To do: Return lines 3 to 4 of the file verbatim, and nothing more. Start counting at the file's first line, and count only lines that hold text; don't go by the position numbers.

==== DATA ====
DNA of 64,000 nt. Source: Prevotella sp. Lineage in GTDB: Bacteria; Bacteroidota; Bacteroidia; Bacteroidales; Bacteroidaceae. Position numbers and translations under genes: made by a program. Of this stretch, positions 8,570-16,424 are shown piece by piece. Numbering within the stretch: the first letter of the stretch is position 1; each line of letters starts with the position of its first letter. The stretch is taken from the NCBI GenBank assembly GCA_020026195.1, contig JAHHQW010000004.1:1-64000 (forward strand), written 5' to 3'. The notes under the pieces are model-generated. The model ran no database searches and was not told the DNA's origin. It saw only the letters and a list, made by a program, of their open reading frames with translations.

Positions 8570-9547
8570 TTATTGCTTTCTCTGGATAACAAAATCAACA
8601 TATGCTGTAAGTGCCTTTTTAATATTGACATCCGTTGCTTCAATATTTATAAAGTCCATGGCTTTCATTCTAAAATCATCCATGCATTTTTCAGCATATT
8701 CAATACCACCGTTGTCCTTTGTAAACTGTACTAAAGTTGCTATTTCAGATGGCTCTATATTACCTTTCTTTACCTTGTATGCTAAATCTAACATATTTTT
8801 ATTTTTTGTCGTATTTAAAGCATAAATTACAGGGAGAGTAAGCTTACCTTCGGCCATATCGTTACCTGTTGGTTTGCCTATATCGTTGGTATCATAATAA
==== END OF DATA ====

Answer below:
8570 TTATTGCTTTCTCTGGATAACAAAATCAACA
8601 TATGCTGTAAGTGCCTTTTTAATATTGACATCCGTTGCTTCAATATTTATAAAGTCCATGGCTTTCATTCTAAAATCATCCATGCATTTTTCAGCATATT